We describe God as our Father in Heaven. What parent is drawn to intervene and intercede on behalf of their children who cannot and will not get along, who fail to cooperate or show loyalty to one another? On the other hand, when children come together, function as a devoted family, parents are moved to do anything they can to help.

When everyone is in it for themselves, self-centered, narcissistic and concerned only for their wellbeing, they are in danger. But when we see our destiny as intertwined, when your pain hurts and threatens me and my struggles are yours, we can together endure and overcome anything.

It isn’t a coincidence that the mitzvot of Purim center around connecting with others, being of service to them and seeking to relieve their pain. We deliver Mishloach Manos (gifts of food) to one another to further our connections and bonds and we distribute Matanos L’Evyonim, gifts to the poor to feel the pain of those less privileged.

When we are united, unified in our history and destiny, focused on what we have in common instead of what divides us, we are bigger and stronger than the sum of our parts. We are both worthy and capable of confronting, persevering and triumphing over whatever challenge or threat we face. That is the message of Purim for the Jews and perhaps that is a message of the coronavirus for humanity.

The odious virus reminds us that our actions are never local; they can have cosmic implications – for bad, but equally for good. In 1963, meteorologist Edward Lorenz introduced what he called the “butterfly effect.” He demonstrated that the flapping of a butterfly’s wing in Australia can cause a tornado in Kansas, a monsoon in Indonesia, or a hurricane in Boca Raton. Lorenz’s thesis is part of a greater theory called chaos theory that essentially postulates that small acts can have large outcomes. Chaos theory is applied in mathematics, microbiology, computer science, economics, philosophy, physics, politics and many other fields.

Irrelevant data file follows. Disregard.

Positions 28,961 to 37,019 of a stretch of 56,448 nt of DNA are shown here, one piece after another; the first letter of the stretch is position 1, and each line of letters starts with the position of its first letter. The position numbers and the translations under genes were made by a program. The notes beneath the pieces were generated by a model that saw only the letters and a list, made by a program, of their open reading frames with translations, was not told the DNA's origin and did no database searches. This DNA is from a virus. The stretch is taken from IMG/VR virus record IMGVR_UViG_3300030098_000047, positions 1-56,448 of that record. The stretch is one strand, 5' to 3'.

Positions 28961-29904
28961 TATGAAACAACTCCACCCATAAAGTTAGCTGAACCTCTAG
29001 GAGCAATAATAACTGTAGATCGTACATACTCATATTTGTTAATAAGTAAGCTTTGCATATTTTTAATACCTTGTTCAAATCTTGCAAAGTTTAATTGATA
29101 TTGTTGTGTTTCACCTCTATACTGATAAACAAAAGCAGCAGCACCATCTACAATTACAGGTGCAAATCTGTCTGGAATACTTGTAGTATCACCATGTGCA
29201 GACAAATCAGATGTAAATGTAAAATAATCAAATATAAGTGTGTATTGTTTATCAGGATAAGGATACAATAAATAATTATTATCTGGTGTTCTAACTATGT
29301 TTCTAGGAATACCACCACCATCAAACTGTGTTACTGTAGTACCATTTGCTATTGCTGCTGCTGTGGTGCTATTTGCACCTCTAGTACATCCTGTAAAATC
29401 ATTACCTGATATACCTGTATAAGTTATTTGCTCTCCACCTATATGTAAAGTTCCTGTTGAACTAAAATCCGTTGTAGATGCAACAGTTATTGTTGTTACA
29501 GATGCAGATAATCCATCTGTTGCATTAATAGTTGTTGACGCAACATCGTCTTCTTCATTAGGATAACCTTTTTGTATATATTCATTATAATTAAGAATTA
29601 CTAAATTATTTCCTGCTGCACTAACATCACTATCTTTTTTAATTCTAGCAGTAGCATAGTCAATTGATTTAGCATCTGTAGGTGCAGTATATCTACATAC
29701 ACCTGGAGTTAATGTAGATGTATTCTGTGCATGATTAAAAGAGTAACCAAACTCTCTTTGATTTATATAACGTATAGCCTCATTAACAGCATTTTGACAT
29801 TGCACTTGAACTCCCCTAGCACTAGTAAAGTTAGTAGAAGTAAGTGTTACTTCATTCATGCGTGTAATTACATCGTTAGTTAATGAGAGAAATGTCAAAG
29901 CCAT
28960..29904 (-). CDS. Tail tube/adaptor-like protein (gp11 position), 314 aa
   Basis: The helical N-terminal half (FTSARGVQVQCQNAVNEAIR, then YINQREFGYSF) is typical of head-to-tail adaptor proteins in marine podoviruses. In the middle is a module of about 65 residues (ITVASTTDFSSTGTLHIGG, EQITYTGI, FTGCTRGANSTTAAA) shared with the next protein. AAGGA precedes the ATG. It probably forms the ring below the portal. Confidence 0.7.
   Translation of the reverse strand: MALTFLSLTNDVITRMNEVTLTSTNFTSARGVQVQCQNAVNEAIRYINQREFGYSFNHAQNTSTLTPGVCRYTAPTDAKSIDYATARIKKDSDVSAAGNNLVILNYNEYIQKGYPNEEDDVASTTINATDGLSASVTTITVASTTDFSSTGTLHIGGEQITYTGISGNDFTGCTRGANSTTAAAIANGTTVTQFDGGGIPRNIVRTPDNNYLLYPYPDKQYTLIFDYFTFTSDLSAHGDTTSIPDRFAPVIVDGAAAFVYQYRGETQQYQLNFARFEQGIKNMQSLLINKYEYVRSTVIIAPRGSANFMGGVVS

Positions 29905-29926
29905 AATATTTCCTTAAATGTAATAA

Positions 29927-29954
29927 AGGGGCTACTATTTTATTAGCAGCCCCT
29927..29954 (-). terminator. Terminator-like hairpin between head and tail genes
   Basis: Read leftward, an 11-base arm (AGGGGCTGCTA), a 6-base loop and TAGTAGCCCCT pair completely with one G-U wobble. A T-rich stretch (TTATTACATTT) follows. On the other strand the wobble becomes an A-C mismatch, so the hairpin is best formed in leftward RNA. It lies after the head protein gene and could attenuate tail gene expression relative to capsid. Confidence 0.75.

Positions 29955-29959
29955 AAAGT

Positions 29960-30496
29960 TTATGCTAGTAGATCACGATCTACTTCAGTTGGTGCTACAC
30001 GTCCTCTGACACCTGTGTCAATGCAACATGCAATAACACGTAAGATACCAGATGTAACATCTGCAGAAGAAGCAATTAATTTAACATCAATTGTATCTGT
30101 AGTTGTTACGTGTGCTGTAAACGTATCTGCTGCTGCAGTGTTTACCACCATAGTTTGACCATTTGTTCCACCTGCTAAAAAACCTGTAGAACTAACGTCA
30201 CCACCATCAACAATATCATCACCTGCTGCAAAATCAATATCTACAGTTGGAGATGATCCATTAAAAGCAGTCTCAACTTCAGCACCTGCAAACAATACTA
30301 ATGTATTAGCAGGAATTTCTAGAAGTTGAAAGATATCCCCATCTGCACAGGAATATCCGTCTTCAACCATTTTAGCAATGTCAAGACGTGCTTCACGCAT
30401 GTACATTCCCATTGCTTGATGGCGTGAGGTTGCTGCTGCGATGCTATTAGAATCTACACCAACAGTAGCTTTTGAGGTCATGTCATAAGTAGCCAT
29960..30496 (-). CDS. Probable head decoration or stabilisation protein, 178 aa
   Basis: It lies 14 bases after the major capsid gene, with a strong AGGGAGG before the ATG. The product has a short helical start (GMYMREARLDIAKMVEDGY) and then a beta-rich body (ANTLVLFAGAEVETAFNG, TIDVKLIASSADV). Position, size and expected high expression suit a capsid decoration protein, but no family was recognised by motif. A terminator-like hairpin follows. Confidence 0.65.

Rabbi Lord Jonathan Sacks has applied chaos theory in one more realm. In his book To Heal a Fractured World, he coined the phrase “chaos theory of virtue,” demonstrating how small acts of kindness can have immeasurable consequences on the world. If one person in an isolated area can spread something that has impacted the whole world for the bad, one person, anywhere in the world, can infect the world with goodness and positivity.

We are living in an increasingly polarized world and at an increasingly partisan time. There are conflicts and tensions between countries and there are divisions and discords within nations, peoples, religions, and families.

In that atmosphere, coronavirus not only challenges us, but can teach us. Should we focus on our differences, fail to cooperate or come together, we will all be threatened as a result. On the other hand, if we find common ground, we can collaborate and eliminate a threat by coming together.

Never underestimate the next act of virtue you do. Flap your wings and it can change the whole world. As we begin the month of Adar and count down to the celebration of Purim let us hope and pray that the only thing going viral is a spirit of cooperation, unity, and love.